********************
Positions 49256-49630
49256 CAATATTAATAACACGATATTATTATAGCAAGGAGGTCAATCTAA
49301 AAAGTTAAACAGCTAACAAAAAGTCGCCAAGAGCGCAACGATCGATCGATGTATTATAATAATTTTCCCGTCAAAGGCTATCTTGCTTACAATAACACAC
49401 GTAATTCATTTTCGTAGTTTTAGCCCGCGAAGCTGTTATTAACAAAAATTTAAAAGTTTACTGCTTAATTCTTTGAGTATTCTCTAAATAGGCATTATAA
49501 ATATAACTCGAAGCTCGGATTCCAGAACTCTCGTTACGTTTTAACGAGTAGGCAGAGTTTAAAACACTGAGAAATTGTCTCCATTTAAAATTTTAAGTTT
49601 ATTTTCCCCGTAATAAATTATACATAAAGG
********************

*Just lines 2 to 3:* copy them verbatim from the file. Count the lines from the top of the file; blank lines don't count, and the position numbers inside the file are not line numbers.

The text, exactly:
49256 CAATATTAATAACACGATATTATTATAGCAAGGAGGTCAATCTAA
49301 AAAGTTAAACAGCTAACAAAAAGTCGCCAAGAGCGCAACGATCGATCGATGTATTATAATAATTTTCCCGTCAAAGGCTATCTTGCTTACAATAACACAC